by Michael Roley
As weird as it sounds, sometimes a loss can be a good thing.
That very well may have been the case for the Firecrackers-Kimura 18U squad at the Colorado Sparkler tournament. The Firecrackers (CA) lost 5-1 to the New Jersey Heist Gold on Saturday afternoon during Mt. Elbert I bracket play. The win solidified the Heist’s spot in the championship and forced the Firecrackers to win another game Saturday, which they did by a score of 14-3 to advance to Sunday’s championship bracket.
Fast forward to Sunday’s title game, and that defeat seemed to be a thing of the past for the Firecrackers. They played with a purpose and left little doubt in a championship rematch with the Heist, jumping out to a quick lead and never surrendering it in a dominant 13-0 win to claim the Sparkler 18U Open championship.
For the tournament, the Firecrackers finished 9-2 for the tournament. And it was those defeats, namely the one to the Heist, that served as catalysts for their title run.
“I feel like we needed that (a loss) to get here,” Samantha Fowler said, who is set to play at Long Beach State.
“It just taught us what we needed to do right,” said starting pitcher Jessica Lopez.
The Firecrackers wasted no time flexing their muscles in the championship game. Lopez worked out of a bases loaded jam in the top of the first, ending the inning with a strikeout. Then, in the bottom half of the first, the Firecrackers bats went to work.
Leadoff hitter Sofie Adams got the ball rolling with a solo home run, and from there it was all Firecrackers. Laura Henriksen ripped an RBI double to right-center to put runners on second and third. That set the stage for Fowler, who blasted a three-run home run to left that put the Firecrackers ahead 5-0.
The fast start was critical in setting the tone for the afternoon and was a difference from their prior matchup.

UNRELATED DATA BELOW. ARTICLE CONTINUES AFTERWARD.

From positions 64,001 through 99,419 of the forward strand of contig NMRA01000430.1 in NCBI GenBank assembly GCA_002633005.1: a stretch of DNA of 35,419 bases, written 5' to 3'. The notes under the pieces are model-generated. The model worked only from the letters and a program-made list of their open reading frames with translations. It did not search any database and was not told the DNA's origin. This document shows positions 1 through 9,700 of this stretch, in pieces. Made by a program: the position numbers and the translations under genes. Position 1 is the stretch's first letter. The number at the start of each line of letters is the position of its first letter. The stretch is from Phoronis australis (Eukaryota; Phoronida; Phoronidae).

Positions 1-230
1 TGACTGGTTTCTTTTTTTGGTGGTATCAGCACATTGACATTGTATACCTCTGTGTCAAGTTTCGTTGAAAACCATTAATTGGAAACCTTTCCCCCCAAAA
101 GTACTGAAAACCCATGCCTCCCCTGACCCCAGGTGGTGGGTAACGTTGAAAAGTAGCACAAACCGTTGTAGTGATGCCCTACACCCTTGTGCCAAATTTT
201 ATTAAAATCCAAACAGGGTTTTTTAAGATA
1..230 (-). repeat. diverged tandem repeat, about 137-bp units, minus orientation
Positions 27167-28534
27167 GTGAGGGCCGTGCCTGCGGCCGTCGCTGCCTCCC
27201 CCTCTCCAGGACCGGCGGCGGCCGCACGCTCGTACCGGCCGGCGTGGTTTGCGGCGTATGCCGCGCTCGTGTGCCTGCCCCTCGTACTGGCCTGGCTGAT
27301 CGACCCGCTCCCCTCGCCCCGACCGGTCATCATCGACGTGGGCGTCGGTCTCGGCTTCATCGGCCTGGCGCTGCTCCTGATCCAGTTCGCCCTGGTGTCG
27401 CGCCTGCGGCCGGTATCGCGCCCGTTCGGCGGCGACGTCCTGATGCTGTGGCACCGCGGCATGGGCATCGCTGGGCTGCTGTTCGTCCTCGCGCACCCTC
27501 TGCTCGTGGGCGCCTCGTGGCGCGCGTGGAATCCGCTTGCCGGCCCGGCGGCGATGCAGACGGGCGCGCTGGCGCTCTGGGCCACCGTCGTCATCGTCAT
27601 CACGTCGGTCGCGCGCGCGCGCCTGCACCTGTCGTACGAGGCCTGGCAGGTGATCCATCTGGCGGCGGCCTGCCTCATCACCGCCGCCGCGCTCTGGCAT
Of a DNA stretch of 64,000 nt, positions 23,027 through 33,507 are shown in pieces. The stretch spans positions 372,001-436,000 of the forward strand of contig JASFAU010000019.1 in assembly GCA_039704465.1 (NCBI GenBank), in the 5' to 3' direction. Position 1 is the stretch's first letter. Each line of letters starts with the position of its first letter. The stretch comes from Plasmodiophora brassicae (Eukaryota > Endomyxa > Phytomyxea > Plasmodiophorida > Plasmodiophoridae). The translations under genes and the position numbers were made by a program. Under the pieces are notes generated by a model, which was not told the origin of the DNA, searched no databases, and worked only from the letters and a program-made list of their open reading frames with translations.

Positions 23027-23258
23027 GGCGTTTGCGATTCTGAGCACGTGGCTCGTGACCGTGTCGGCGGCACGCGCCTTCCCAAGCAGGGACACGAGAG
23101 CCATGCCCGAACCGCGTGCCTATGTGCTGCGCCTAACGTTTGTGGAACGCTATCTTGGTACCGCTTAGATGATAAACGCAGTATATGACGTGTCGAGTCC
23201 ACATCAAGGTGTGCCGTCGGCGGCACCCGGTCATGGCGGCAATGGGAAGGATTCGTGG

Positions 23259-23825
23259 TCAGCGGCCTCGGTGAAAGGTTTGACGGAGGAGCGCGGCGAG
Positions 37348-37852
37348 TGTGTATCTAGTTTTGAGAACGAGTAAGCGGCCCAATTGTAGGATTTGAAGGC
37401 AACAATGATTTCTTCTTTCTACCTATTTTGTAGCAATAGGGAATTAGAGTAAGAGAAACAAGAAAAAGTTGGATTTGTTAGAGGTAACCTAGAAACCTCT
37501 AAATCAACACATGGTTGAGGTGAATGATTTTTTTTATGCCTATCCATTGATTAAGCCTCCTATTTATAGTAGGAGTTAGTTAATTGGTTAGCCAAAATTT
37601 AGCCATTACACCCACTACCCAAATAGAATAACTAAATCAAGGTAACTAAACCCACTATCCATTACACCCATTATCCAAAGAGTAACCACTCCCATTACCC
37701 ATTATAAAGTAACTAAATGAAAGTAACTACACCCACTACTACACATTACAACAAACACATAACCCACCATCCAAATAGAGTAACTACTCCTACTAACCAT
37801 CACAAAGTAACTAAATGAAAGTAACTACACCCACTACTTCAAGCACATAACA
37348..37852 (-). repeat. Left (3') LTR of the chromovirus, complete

“I feel like we came out with a lot more energy and we jumped on their pitching,” Lopez said.
Lopez, who is set to play at Fullerton Community College, threw five shutout innings while allowing just three hits. Eight of the 15 batters she retired came via strikeout, with many swings-and-misses. Fowler said that a high number of strikeouts isn’t an unusual occurrence when Lopez is in the circle.
“My curve and my rise were really working today,” Lopez said.
The hit parade continued in the second. Adams, who reached base in all four of her at-bats, delivered her second hit in as many innings before Ileana Rivera ripped a two-out single. Catcher Maiya Lopez then smoked a three-run home run to extend the Firecrackers’ lead to 8-0.
The Firecrackers plated another run in the third on an RBI double from Danielle Ramirez. Then, in the fourth, Makenzie Kimura hit an RBI double in a four-run inning that all-but cemented the eight-run mercy rule heading into the fifth.
In a week-long tournament with nearly a dozen games played, it’s difficult to pinpoint a turning point or an exact moment where things came together. However, the Firecrackers were able to point to one, a 10-run inning in their 13-5 semifinal win over Nor Cal Legends earlier in the morning as a sequence that made their confidence soar.
“That second game where we scored 10 runs in one inning,” Lopez said. “That’s when we were like ‘Oh wow. Our bats are alive.”’
Both Fowler and Lopez said the Firecrackers saved their best for last, playing their most complete game when it mattered most in the championship. And now they’ll travel back to Southern California with their suitcases a little heavier with the first-place trophies they earned. And with that, plenty of memories and lessons learned will go back with them, too.
“For me, we shouldn’t take anyone lightly and we should always keep the energy alive and never settle for anything,” Lopez said. “And we all have each other’s backs no matter what.”